What Happens When Four Bankers Get Together Over Lunch in Brazil
In October of 2018, four bankers in Brazil representing Goldman Sachs, UBS, BNP Paribas and Deutsche Bank gathered together over lunch at Goldman Sachs’ offices in Sao Paulo to discuss why women have been largely under-represented in the country’s financial services sector.
Those discussions resulted in the launch of Dn’A Women — Develop and Achieve, a four-month program designed to attract women to the banking industry by providing workshops and leadership training for university students who are set to graduate in 2020 or 2021. “I believe the initiative has the potential to increase access to opportunities and open the doors of financial markets for young, committed women,” says Maite Leite, chief country officer for Deutsche Bank Brazil. The program, which received more than 1,300 applicants across Sao Paulo for only 60 spots, is now well under way -- with students completing the curriculum at Goldman Sachs’ office in the city.
“One of the challenges to attracting women to financial services in Brazil is the perception that the industry is largely male-dominated, inflexible and consists of long working hours,” says Maria Silvia Bastos Marques, chair of the Brazilian Advisory Board of Goldman Sachs Brazil. “Companies are starting to understand the value of diversity, but many women aren’t even considering financial services firms because of their perceptions.”
Maria Silvia and Maite Leite are two of the sponsors of the program, along with Sandrine Ferdane, chief executive officer and country head of BNP Paribas in Brazil and Sylvia Coutinho, head of UBS Wealth Management LatAm and country head of UBS Brazil. “We need more women rising to leadership positions in the financial market, and for that we need to strengthen the pipeline of candidates who can envision a chance to grow and flourish in this environment,” says Coutinho. “The four of us – BNP Paribas, Deutsche Bank, Goldman Sachs, and UBS – have decided to invest and help in this process, opening up opportunities to strengthen women’s leadership,” adds Ferdane.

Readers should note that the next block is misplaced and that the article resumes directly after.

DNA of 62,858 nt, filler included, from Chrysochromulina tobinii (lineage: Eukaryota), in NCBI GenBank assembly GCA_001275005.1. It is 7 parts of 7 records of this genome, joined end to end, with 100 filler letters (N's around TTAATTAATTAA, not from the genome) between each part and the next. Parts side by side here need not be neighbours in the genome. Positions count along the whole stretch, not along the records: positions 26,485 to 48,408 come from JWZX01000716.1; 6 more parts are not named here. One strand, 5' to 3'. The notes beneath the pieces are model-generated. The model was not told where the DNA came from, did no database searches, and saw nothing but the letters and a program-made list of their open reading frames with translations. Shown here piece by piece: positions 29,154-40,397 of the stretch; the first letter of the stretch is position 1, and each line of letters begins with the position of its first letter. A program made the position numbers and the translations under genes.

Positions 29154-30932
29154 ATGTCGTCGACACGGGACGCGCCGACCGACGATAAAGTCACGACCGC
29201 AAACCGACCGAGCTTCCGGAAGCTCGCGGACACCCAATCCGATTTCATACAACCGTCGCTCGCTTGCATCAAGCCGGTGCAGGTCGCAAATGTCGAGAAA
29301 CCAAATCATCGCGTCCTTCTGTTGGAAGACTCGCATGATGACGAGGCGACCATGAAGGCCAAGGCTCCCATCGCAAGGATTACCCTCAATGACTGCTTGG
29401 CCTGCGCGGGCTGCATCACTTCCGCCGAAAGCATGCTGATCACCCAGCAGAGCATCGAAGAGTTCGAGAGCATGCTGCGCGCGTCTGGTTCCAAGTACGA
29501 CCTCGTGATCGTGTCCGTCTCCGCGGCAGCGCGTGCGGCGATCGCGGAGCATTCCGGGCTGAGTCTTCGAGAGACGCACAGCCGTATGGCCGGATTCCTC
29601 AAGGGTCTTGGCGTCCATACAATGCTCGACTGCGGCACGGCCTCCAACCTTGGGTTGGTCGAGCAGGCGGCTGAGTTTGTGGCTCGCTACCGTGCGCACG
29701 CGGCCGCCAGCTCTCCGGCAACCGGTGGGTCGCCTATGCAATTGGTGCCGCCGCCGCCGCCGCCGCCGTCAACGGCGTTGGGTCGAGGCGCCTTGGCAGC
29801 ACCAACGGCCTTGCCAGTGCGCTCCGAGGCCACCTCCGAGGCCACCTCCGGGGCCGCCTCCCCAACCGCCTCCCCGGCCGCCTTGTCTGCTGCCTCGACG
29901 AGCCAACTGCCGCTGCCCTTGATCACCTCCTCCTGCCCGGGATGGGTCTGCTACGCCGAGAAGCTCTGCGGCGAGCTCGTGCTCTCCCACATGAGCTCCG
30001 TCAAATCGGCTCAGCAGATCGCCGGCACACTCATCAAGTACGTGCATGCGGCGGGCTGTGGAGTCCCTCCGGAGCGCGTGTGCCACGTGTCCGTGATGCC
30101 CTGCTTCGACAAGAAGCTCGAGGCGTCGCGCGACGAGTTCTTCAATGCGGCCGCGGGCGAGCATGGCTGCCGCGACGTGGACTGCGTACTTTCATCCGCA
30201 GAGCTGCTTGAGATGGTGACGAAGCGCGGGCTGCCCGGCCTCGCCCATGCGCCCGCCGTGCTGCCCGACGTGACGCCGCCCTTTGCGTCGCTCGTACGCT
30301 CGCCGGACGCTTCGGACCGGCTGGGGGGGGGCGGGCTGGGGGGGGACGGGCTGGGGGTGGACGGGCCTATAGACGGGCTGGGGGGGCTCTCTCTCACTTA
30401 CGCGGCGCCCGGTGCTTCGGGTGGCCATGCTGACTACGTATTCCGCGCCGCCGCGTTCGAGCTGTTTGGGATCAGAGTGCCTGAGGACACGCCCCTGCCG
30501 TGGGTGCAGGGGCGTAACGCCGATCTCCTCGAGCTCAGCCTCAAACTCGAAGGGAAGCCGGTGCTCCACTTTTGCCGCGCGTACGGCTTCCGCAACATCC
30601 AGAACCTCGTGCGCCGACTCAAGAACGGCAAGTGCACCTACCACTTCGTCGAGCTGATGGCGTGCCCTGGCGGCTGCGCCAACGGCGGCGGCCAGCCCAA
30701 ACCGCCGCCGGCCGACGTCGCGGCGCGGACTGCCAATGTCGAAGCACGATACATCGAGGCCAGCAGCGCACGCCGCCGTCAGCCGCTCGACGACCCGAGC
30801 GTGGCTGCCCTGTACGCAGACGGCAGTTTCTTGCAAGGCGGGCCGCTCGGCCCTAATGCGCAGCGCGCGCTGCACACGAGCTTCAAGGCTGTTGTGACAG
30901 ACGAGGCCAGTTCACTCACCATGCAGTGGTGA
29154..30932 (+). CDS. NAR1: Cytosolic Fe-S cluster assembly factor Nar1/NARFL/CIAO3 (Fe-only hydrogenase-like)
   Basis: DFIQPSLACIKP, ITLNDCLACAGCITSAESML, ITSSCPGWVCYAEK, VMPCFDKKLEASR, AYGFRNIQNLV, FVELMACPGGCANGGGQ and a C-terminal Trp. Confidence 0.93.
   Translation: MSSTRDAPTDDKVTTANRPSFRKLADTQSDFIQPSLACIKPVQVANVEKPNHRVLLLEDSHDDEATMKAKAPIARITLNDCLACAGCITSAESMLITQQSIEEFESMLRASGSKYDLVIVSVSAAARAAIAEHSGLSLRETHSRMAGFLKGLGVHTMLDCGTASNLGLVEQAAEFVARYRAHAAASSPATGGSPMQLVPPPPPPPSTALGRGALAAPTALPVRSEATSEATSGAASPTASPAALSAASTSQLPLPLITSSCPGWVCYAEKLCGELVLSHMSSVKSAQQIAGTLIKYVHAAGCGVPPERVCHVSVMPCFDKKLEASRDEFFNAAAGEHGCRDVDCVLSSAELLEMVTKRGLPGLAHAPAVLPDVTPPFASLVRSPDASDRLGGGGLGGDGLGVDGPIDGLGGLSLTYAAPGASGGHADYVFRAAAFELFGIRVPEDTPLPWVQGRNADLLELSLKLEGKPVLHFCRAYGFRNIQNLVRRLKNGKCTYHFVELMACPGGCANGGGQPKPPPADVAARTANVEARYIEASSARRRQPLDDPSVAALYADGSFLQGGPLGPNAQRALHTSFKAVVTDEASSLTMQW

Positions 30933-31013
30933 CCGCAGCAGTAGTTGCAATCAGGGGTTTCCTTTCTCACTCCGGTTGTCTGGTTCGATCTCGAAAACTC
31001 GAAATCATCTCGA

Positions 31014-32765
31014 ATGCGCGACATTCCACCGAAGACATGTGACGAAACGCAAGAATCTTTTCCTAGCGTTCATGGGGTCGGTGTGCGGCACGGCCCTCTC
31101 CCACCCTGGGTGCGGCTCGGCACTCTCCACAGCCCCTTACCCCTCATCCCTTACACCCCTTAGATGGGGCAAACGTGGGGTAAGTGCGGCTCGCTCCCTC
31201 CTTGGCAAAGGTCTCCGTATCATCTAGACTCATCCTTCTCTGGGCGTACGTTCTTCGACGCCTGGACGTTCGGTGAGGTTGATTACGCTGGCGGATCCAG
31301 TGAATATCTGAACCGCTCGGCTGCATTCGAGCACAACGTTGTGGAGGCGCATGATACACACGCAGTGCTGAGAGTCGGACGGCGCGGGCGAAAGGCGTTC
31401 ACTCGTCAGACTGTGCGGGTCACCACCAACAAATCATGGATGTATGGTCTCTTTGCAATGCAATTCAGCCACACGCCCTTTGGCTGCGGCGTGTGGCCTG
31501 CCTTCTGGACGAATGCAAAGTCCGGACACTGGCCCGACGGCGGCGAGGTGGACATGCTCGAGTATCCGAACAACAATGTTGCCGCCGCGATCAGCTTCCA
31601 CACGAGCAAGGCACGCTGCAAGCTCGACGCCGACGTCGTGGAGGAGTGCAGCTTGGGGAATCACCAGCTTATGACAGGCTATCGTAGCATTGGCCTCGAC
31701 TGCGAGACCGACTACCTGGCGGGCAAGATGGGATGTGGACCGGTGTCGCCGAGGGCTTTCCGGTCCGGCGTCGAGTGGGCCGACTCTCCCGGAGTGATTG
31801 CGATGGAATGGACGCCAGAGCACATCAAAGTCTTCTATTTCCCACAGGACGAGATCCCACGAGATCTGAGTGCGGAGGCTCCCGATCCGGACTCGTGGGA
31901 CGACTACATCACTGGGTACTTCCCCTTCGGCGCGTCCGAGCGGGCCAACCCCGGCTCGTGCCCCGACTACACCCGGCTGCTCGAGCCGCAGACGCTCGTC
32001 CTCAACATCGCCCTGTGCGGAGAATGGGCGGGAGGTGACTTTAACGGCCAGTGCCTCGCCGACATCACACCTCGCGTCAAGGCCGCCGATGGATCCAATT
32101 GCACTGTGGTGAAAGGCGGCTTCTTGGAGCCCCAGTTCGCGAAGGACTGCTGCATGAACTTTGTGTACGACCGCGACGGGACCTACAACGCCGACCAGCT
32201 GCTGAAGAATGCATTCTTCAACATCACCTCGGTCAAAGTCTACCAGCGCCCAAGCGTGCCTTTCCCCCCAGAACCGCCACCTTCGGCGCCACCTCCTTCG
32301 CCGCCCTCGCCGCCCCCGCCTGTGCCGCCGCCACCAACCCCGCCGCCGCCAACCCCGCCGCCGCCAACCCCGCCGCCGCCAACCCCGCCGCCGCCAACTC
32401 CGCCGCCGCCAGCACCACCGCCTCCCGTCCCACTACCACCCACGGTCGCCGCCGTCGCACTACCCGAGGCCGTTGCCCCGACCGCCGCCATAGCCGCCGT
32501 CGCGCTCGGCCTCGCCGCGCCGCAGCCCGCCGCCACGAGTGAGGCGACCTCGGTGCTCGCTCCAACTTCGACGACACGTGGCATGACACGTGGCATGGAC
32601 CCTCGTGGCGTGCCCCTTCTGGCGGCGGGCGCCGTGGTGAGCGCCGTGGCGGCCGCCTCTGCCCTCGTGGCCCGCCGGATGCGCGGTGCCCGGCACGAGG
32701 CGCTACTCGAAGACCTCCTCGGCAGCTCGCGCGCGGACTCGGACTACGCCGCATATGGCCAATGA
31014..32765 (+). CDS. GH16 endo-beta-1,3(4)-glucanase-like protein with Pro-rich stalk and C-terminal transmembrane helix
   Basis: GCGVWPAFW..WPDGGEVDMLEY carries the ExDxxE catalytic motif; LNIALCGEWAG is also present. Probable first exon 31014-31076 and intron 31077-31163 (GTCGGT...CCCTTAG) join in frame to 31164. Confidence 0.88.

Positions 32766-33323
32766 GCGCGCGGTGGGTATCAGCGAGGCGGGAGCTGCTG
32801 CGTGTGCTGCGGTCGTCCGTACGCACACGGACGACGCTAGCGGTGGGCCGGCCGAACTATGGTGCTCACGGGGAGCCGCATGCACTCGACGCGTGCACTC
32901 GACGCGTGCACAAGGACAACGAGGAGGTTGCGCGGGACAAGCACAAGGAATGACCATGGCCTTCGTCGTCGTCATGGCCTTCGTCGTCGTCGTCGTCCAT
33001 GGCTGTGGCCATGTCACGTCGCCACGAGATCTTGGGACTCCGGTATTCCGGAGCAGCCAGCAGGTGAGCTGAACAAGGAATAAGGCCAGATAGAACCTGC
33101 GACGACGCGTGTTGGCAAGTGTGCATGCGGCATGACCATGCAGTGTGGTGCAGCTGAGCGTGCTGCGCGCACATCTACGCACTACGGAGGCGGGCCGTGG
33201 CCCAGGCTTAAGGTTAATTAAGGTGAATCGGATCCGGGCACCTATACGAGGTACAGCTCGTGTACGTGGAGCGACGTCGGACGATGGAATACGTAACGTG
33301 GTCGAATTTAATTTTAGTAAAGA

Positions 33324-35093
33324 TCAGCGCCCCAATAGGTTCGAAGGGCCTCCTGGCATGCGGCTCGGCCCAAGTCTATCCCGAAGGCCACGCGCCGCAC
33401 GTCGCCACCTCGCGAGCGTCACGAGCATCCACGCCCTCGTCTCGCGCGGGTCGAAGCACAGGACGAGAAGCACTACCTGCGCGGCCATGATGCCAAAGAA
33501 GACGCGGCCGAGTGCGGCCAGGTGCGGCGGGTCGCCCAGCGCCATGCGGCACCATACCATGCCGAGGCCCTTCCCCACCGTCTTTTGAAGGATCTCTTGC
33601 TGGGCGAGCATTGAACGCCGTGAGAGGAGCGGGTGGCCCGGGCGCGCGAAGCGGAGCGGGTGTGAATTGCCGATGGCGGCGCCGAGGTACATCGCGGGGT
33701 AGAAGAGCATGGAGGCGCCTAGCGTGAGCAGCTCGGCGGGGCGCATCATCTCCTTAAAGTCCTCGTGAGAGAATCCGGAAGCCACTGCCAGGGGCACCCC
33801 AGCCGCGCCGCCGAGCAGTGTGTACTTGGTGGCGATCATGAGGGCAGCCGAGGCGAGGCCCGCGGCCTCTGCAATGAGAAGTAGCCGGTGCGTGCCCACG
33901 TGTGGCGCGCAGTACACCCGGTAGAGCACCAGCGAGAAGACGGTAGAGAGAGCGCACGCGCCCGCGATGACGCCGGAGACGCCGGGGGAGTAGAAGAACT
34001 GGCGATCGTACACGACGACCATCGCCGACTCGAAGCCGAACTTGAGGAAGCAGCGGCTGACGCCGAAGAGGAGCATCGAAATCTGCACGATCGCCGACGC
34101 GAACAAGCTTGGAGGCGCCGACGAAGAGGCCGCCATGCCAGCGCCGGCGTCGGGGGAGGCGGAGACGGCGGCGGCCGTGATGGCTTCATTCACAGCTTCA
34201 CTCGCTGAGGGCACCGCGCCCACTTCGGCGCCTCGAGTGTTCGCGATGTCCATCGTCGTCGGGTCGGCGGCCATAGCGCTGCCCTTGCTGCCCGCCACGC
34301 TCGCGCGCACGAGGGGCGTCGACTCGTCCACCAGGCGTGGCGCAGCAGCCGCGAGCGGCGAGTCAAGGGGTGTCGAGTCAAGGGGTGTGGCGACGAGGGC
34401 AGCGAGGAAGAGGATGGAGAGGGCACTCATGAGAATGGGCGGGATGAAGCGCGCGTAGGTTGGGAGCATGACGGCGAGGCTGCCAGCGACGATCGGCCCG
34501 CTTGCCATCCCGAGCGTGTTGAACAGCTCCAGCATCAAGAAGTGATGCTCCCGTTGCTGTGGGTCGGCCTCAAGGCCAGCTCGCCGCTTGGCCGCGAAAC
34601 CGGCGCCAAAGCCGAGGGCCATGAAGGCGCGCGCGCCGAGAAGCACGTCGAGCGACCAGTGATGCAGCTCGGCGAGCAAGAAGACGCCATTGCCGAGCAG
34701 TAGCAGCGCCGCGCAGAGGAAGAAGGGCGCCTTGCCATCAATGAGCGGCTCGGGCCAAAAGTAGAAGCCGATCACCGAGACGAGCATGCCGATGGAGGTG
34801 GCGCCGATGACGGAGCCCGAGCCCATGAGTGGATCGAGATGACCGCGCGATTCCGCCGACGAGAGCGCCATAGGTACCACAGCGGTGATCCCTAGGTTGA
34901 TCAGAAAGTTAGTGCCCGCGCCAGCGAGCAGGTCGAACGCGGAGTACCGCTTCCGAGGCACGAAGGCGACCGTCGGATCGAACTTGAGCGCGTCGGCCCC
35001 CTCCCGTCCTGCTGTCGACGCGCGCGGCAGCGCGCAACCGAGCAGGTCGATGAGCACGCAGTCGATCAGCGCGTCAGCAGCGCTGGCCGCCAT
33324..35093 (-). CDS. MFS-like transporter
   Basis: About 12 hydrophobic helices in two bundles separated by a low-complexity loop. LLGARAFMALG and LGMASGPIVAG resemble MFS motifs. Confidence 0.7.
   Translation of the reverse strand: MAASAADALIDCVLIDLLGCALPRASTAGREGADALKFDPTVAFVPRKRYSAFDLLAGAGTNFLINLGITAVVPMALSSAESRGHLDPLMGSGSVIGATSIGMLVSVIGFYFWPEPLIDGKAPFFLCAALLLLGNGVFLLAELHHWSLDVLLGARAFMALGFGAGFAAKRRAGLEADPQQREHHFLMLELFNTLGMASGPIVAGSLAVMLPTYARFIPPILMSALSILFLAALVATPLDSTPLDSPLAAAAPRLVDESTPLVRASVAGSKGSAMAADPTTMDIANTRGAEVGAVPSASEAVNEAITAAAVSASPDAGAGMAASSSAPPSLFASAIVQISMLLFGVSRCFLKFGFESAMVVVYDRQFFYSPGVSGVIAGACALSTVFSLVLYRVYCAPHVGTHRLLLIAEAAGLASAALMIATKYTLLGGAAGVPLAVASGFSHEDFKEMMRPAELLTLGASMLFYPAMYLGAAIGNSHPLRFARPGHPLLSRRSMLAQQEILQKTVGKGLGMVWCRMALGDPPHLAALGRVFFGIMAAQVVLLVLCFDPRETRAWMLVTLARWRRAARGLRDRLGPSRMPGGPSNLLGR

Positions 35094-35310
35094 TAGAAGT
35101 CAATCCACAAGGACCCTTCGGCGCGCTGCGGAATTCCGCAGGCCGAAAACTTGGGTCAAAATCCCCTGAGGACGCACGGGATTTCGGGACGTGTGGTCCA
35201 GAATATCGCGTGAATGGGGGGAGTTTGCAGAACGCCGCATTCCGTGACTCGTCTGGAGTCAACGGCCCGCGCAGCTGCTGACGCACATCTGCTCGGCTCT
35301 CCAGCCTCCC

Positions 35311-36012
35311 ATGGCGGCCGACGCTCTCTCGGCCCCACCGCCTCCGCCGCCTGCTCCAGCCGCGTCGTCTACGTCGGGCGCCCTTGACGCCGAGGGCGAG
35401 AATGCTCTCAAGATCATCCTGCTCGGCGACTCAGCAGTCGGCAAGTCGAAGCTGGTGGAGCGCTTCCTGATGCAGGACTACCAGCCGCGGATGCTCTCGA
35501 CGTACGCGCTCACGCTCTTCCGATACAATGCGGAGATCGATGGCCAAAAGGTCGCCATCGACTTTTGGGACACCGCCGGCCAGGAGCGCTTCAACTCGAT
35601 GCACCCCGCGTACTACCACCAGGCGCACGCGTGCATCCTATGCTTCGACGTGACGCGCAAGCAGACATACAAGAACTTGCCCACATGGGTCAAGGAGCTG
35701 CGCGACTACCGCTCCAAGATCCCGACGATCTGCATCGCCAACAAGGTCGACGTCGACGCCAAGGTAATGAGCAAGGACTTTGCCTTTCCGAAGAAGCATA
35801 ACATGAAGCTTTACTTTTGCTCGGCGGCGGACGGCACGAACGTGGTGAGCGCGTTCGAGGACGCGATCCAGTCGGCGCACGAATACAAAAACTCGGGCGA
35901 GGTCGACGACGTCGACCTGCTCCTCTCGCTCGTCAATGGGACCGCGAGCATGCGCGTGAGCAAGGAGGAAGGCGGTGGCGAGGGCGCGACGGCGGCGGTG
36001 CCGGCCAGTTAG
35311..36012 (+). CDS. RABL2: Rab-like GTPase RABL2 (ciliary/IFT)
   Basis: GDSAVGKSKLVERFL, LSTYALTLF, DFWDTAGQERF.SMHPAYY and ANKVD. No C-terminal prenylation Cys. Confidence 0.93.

The world average gender gap has begun to shrink, but Brazil’s gender gap — which sat just slightly above the global average in 2018 — saw a significant reversal in progress towards gender parity last year, standing at its widest point since 2011, according to the World Economic Forum’s 2018 Global Gender Gap Report.
The Dn’A Women program consists of workshops, individual mentoring, group coaching and a lunch with the sponsoring chief executive officers. Participants meet on Saturday mornings for three hours and cover topics such as personal finance, self-knowledge, financial markets, leadership and communication.
“We wanted to design a curriculum that would prepare women to pursue any career they want, but would also provide them with an introduction to the financial markets,” says Maria Cristina Sampaulo, a vice president in the Human Capital Management Division, who designed the program. “By providing participants with opportunities to meet with executives from across the industry, they’ll learn about the industry and start building their personal and professional network.”
Selection for the Dn’A Women program consisted of a five-part process including a profile mapping, a problem-solving test, an English online test and an in-person group dynamics observation and interview. The goal is that by the end of the program – which concludes in December – participants will be eligible to apply for the internship programs of the partnering banks.
"We want to inspire other women. We encourage diversity, and this is key for the way we do business,” Maria Silvia says. “By having multiple ways to assess a situation we become better able to innovate, to manage risks and to propose unique strategies.”